“NY-BEST is delighted to partner with New York state and RIT on the new Battery Prototyping Center,” said William Acker, executive director of NY-BEST. “The new center will complement the services provided at the BEST Test and Commercialization Center and provide needed prototyping capabilities to companies, researchers, and entrepreneurs who are working to advance the battery industry. By filling critical gaps in the product development and commercialization process, the center will become an important component of the state’s robust battery and energy storage ecosystem, and further support the growth of this burgeoning global industry in New York state.”
ESD is providing up to $400,000 in an incentive proposal grant, in recognition of the center’s importance to regional economic development.
“The new Battery Prototyping center will serve as a bridge between academic research in the field of energy storage and the development and commercialization of these technologies,” said ESD Acting President, CEO & Commissioner Howard Zemsky. “Congratulations to RIT on this milestone and I’m looking forward to the new economic opportunities that its center creates.”
Several companies have already inquired about working in the RIT Battery Prototyping Center, which will be directed by RIT research scientists Christopher Schauerman and Matt Ganter, Raffaelle said. They will also conduct grant-funded research at the center and will be developing a course to train students in the growing battery industry and educate faculty on the lab’s capabilities.
“The Greater Rochester, N.Y., region has a long history of material and precision manufacturing expertise to support its growing energy innovation ecosystem,” said Mark S. Peterson, president & CEO, Greater Rochester Enterprise. “RIT’s new Battery Prototyping Center will further enhance our region’s ability to provide alternative energy companies with world-class testing and validation of energy storage solutions.”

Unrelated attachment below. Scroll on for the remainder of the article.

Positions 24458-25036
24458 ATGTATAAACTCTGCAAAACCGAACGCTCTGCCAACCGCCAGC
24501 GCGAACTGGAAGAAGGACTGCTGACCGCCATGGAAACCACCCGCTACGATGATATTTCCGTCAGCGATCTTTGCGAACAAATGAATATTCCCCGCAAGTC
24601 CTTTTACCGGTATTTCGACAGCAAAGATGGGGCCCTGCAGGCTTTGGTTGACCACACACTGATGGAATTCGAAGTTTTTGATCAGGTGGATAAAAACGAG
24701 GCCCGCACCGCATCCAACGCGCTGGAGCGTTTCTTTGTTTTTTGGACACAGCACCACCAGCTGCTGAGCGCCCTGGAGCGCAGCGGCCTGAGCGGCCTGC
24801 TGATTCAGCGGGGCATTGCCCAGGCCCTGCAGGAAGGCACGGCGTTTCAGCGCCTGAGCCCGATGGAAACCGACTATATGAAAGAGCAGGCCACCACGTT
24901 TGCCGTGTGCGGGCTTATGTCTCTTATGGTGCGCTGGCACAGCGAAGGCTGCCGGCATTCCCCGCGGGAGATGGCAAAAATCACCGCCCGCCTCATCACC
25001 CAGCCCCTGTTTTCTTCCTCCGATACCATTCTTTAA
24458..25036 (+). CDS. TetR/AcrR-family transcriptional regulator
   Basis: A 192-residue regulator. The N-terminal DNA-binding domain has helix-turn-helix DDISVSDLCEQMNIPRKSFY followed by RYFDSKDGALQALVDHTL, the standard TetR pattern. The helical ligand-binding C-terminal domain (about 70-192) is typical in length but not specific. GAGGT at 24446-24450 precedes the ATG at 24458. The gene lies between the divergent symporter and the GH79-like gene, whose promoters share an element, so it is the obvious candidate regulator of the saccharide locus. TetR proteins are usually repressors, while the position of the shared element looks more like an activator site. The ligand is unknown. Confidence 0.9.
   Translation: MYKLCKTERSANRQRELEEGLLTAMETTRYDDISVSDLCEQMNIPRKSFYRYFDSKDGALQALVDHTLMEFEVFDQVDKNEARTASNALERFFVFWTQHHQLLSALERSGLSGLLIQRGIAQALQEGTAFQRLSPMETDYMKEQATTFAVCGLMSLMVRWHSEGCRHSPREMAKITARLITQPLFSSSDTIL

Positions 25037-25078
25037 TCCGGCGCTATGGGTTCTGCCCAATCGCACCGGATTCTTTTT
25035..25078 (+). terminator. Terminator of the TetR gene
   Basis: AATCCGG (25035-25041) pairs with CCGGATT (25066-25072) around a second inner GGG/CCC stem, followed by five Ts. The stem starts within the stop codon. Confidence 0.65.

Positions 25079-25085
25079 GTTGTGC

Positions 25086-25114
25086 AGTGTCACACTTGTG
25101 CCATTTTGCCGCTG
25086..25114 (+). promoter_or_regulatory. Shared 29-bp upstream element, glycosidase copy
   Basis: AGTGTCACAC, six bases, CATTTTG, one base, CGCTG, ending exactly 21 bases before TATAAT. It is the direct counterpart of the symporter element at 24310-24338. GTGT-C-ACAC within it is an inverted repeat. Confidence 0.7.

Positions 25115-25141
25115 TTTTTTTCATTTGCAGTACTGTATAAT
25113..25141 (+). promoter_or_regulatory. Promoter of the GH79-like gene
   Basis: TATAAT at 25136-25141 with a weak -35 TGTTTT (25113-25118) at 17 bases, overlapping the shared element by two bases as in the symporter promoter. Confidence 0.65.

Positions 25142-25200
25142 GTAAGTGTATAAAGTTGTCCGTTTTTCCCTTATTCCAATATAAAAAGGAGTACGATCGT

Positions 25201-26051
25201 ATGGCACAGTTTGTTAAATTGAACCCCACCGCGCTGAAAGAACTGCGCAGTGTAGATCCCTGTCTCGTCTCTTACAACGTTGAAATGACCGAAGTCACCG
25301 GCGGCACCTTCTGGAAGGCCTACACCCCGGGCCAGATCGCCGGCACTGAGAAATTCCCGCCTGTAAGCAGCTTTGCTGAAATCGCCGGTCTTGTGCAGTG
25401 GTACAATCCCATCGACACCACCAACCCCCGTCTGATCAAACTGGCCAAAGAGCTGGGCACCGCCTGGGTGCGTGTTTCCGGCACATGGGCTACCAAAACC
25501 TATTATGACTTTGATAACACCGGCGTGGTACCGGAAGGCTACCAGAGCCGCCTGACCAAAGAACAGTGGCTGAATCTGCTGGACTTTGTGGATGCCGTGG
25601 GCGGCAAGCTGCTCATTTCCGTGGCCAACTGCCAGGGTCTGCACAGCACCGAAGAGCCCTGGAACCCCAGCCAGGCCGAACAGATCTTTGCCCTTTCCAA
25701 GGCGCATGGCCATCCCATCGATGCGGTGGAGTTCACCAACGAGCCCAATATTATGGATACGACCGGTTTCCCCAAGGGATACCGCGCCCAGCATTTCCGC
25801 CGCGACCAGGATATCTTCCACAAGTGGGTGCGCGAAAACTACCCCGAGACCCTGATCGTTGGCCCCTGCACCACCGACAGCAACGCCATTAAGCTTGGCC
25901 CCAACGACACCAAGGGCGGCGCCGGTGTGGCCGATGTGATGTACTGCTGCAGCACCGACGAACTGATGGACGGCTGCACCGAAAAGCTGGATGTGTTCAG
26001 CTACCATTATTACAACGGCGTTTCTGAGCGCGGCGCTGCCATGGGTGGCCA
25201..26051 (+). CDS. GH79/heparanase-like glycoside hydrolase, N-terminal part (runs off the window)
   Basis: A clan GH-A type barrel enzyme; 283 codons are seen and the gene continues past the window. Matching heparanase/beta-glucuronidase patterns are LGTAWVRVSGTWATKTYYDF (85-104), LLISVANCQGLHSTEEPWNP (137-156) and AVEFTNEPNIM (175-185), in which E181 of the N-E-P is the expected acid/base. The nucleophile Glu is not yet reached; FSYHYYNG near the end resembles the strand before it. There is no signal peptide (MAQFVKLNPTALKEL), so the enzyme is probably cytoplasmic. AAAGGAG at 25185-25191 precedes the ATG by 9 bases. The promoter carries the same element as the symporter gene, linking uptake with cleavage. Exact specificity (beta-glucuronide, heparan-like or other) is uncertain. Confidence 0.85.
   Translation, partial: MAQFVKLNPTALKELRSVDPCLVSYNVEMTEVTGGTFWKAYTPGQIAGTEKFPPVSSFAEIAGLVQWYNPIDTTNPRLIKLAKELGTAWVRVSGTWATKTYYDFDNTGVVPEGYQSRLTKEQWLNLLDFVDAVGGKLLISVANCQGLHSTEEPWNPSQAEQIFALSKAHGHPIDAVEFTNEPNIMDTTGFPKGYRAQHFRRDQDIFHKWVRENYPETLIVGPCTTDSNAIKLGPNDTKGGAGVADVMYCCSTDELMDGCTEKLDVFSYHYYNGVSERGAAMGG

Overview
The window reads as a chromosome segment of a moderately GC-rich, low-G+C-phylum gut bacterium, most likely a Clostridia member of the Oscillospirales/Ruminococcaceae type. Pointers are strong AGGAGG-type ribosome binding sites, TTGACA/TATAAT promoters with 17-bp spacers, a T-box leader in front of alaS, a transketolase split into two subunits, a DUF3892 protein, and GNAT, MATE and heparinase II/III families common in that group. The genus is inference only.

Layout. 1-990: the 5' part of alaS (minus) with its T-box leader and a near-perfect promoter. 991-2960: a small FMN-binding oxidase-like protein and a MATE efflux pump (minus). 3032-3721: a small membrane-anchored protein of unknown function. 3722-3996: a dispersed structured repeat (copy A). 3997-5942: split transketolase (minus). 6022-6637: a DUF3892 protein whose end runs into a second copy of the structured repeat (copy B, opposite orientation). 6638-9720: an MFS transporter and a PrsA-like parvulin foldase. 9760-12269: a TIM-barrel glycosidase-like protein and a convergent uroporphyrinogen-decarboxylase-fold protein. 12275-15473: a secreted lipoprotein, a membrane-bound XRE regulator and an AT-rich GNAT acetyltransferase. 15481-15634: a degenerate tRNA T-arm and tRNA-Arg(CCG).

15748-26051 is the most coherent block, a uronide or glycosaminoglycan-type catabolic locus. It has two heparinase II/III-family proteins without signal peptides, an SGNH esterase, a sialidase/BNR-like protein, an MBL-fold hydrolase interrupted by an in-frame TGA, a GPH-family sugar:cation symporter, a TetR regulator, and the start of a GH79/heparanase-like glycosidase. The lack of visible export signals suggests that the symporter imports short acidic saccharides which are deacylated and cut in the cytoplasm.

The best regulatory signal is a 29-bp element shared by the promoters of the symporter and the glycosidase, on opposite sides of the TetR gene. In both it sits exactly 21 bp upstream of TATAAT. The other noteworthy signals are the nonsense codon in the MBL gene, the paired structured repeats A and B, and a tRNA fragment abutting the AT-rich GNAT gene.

The Battery Prototyping Center also drew the praise of several of the Rochester area’s state delegation.
The center consists of conference, office and storage space, as well as a state-of-the art dry room, the industry’s equivalent of a “clean room,” where batteries can be manufactured. Moisture and humidity are very damaging to battery performance, so the dry environment—less than 0.5 percent relative humidity—is essential. The batteries can be fabricated on the semi-automated prototyping equipment line, which greatly improves quality and the ability to replicate the product, compared to batteries made by hand in a laboratory. They then can be tested in one of two environmental chambers where their performance can be measured under a variety of conditions, including extreme heat and cold.
The center has been designed to be flexible so that it can adapt as battery technologies change, as well as to accommodate prototyping larger batteries, such as those that may be used in electric vehicles, Schauerman said.
Much of the equipment in the Battery Prototyping Center was manufactured by SoLith, an Italian company specializing in battery manufacturing testing equipment.
“SoLith is a proud sponsor in the RIT Lithium Ion Battery Prototype and Pilot production line,” said Alessandro Fossemo, general manager of SoLith. “We are pleased that our vision of enhancing progress in battery research by putting advanced manufacturing tools in the hands of innovative researchers has found a home at RIT, a world leader in science, engineering and industrial innovation. ”David Wivell